Cities at Night

New Orleans at night seen from the river

Many pictures have a hidden story. We can all see how the river softens and reflects the city lights, but this picture has a mental soundtrack for me. A wisp of smoke towards the top right brings back memories of the steam calliope playing its wavering tune of valediction to New Orleans as we paddle off up the Mississippi River on the other-worldly American Queen steamboat.

The shot below was supposed to show bats streaming out at dusk from their home under Congress Avenue Bridge in Austin, Texas. You might just make out the heads of some of the watchers peering from the top of the bridge on the left, but you’ll have to take my word that there were bats – hundreds of thousands of them – all with the invisibility cloak of my faulty technique. But no matter.

Bat vigil in Austin, Texas

While scoring nil out of a hundred thousand for the bats, by serendipity, I’ve ended up with this Gustav Klimt style view of the city and its people gathered on boats, bridge and banks to witness the little creatures emerging from their bat bridge.  

Expectancy fascinates me: that rapt feeling when everyone is focused on the same thing. It dates from one Friday night in my student days. I’d been waiting on the platform of a patchily-lit English railway station after the train had long been delayed, then delayed again. There were a few other commuters there, all singletons, politely spaced out in commuter fashion, each in a world of their own. Before the days of ticker tape station update messages or phone apps to tell us the train is still at Hall i’ th’ wood, the train could have been anywhere.

I became aware of a palpable force replacing the general air of weariness. Collective human willpower. Everyone was willing the train to arrive, despite not having the slightest jot of influence. The feeling hung heavy in the night air and I marvelled at it. Since then I have always understood that wishes have weight.

It may be pure fancy, but it seems to me that a similar communal feeling has mysteriously been captured in this picture of Austin, a bat loving city in its moment of reverie, its people drawn for the reassurance of nature’s nightly ritual.

Submissions for this week’s photo challenge show H2O as ice, water and steam. Here, the river is liquid gold, as exotic as the moment.

23 Replies to “Cities at Night”

    1. Funny to think that Klimt died almost a hundred years ago, yet the work he left behind means we can still seem to see things through his eyes.

      1. Goodness, yes, his revolutionary perception of colour, form and texture is still so very alive in contemporary imaginations. I underplant silver birches with orange cornus just to catch an occasional fleeting glimpse of what he saw and painted in distant forests ….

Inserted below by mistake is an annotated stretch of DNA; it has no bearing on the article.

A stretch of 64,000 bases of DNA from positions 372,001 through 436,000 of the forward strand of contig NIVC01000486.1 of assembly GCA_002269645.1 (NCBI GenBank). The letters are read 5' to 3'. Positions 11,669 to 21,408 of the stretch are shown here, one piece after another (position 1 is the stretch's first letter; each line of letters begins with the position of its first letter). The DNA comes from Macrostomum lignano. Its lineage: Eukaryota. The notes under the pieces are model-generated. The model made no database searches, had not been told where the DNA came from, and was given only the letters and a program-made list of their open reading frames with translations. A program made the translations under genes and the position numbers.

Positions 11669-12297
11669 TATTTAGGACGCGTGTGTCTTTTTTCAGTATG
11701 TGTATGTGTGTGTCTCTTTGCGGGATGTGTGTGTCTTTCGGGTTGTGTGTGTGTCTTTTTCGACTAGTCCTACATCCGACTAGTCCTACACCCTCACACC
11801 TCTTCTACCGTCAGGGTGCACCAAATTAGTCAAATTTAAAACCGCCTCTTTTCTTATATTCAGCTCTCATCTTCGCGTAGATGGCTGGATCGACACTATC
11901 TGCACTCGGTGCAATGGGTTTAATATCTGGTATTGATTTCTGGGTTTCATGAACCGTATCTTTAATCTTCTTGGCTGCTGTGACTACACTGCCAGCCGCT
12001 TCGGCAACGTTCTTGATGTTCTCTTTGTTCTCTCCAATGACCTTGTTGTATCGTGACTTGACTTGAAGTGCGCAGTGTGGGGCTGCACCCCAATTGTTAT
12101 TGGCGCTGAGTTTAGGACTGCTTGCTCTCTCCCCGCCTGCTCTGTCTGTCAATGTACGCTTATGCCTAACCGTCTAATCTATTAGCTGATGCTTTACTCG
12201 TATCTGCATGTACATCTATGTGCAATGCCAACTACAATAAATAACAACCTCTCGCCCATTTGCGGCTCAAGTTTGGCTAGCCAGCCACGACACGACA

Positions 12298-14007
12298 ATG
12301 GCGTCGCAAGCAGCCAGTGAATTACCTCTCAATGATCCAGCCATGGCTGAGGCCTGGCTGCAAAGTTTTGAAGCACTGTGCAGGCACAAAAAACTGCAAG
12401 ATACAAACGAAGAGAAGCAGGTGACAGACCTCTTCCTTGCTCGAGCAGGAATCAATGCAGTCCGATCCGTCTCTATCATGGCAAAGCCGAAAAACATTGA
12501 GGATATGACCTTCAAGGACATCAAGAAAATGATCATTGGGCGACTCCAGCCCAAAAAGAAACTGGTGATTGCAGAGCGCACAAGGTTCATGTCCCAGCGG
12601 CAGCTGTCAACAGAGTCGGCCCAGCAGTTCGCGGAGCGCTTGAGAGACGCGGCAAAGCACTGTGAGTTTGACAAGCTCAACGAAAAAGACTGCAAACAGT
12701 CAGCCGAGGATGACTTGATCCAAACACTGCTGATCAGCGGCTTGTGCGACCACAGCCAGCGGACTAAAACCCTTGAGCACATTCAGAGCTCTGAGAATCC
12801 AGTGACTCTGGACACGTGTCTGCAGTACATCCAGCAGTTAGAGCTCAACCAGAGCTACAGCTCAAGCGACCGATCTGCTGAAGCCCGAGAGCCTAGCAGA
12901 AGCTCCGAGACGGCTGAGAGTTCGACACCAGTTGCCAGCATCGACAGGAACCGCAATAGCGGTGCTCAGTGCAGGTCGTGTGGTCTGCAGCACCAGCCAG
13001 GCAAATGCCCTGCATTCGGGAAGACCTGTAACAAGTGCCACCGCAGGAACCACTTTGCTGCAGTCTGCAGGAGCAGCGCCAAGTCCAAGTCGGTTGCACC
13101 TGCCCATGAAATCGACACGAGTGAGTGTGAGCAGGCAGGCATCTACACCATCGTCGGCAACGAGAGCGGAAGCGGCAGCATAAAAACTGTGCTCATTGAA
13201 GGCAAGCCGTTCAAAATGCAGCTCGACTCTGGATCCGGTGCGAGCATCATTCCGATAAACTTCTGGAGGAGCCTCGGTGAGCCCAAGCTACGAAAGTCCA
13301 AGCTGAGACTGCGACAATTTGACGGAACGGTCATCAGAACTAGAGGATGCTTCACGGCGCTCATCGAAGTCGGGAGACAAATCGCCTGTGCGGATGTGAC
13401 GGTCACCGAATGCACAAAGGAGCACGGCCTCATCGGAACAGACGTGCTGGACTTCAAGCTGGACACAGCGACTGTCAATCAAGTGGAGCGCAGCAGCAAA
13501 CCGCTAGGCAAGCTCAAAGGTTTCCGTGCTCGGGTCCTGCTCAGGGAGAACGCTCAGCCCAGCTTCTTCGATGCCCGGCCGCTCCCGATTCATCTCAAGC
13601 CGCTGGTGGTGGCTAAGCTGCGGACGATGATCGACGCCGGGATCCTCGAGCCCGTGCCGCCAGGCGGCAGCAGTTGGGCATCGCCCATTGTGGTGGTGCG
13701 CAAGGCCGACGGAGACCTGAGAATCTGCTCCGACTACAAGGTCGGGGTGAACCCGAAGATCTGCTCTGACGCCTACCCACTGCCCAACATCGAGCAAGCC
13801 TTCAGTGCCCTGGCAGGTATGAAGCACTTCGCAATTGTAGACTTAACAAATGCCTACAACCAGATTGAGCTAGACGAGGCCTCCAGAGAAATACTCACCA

1. That would really bring his birch/beech woodland pictures to life. I love the idea of local people calling him a moss-person because he spent so much time in the woods.

  1. Your writing is such a pleasure to read — and to feel. There is a wonderful depth to it. Apparently you were disappointed in the batless photo, but I’ll take Klimt over bats any day. Thank you!

    1. I feel lucky that the iPhone copes so well in the dark, especially considering that both shots were handheld, the first on a moving boat.

  2. Poetry in your words as well as in your images. Beautifully written post, you’ve conveyed the atmosphere of the place that goes beyond the photos.

    1. Thank you. The experience of trying to take the bats gives me a good perspective on your recent picture/post showing the birds above the standing stones – that’s an amazing shot.

  3. I never knew Austin was so beautiful! My knowledge of Texas is limited to Fort Worth. In August. While staying with my relatives, who were too Old School to believe in wimpy things like air conditioning. I think I’ll have to check out Austin, though not in August.

    1. I empathise, having visited Dallas Arboretum one afternoon in August. The alley of crepe myrtles in full bloom was gorgeous but it was so, so hot.

      Austin is visually fascinating. I’d wanted to visit after noticing that so many New Scientist articles had originated there, but nothing had prepared me for the character of the city. You might try spring when the wild flowers are in bloom in the fields and verges on the way in to the city.

  4. I love both your stories – the invisible bats and the collective wishes of the commuters! Ah, now that one takes me back… lovely Klimt effect image too 🙂

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